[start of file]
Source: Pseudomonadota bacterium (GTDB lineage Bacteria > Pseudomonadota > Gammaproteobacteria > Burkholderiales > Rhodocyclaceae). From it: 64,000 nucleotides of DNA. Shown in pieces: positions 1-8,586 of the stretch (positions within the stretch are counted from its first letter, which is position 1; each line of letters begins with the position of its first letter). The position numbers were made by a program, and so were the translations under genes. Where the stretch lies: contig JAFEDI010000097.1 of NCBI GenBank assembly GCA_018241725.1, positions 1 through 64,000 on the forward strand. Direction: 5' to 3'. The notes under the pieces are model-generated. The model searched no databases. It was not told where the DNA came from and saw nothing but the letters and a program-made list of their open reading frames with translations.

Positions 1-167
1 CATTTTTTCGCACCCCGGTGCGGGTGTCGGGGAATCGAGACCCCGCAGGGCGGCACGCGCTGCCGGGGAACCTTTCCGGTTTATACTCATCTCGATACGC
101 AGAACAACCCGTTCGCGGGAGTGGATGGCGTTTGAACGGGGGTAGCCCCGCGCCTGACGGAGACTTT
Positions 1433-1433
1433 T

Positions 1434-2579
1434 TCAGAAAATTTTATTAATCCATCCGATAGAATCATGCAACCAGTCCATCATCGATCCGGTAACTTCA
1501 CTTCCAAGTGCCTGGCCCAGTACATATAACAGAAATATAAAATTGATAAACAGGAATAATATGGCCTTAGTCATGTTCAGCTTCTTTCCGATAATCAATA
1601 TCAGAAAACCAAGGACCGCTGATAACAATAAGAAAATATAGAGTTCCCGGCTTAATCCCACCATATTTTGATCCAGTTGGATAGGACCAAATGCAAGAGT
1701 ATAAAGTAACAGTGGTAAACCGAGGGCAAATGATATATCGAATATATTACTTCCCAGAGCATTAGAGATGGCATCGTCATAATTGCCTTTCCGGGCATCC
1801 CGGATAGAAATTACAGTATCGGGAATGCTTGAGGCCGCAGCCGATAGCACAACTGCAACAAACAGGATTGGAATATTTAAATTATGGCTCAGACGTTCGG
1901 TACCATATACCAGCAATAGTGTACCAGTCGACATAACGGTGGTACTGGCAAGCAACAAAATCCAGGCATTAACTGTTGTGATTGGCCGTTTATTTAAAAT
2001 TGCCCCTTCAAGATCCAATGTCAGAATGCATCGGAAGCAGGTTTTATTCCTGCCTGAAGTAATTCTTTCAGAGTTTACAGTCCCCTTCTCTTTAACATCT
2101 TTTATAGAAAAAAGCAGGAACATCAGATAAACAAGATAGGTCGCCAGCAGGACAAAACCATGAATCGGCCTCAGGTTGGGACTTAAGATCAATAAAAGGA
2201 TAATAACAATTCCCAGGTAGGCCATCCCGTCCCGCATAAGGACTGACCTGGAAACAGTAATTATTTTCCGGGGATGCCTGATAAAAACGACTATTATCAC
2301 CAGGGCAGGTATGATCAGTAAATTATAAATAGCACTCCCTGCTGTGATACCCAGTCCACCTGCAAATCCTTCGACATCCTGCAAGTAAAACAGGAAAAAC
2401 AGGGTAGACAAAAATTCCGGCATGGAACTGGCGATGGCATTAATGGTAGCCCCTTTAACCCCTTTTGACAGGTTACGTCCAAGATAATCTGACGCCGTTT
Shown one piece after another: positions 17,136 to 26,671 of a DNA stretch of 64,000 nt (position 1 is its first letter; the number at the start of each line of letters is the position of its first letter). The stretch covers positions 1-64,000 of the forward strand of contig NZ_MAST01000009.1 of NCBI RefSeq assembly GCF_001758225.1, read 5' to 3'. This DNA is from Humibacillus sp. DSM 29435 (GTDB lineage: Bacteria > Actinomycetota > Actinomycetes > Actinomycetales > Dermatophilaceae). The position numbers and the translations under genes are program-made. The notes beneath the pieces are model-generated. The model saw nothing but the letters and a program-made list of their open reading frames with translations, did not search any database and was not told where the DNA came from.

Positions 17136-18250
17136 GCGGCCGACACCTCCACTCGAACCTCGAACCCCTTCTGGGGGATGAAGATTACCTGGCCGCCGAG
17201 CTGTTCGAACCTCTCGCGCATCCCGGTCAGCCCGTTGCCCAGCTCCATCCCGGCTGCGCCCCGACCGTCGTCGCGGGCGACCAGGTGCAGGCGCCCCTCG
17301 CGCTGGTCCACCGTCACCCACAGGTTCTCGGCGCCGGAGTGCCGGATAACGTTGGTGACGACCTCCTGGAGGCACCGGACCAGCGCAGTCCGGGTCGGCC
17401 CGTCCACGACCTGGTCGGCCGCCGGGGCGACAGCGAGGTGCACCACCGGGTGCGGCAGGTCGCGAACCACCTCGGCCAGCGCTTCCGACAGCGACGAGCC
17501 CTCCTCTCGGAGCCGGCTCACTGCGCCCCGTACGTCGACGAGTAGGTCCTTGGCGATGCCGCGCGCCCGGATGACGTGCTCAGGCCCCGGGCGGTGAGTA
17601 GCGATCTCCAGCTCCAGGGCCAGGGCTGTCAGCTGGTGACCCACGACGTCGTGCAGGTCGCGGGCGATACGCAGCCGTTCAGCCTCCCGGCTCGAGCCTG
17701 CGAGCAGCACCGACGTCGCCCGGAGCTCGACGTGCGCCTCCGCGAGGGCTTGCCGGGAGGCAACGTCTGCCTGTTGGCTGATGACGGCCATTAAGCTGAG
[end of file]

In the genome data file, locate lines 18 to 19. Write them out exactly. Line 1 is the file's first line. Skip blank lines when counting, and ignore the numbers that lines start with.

2401 AGGGTAGACAAAAATTCCGGCATGGAACTGGCGATGGCATTAATGGTAGCCCCTTTAACCCCTTTTGACAGGTTACGTCCAAGATAATCTGACGCCGTTT
Shown one piece after another: positions 17,136 to 26,671 of a DNA stretch of 64,000 nt (position 1 is its first letter; the number at the start of each line of letters is the position of its first letter). The stretch covers positions 1-64,000 of the forward strand of contig NZ_MAST01000009.1 of NCBI RefSeq assembly GCF_001758225.1, read 5' to 3'. This DNA is from Humibacillus sp. DSM 29435 (GTDB lineage: Bacteria > Actinomycetota > Actinomycetes > Actinomycetales > Dermatophilaceae). The position numbers and the translations under genes are program-made. The notes beneath the pieces are model-generated. The model saw nothing but the letters and a program-made list of their open reading frames with translations, did not search any database and was not told where the DNA came from.